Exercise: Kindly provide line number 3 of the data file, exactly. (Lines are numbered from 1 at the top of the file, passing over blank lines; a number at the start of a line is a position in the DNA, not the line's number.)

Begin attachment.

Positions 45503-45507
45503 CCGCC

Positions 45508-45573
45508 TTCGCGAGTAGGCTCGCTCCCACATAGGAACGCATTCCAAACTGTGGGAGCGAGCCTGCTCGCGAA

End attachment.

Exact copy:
Positions 45508-45573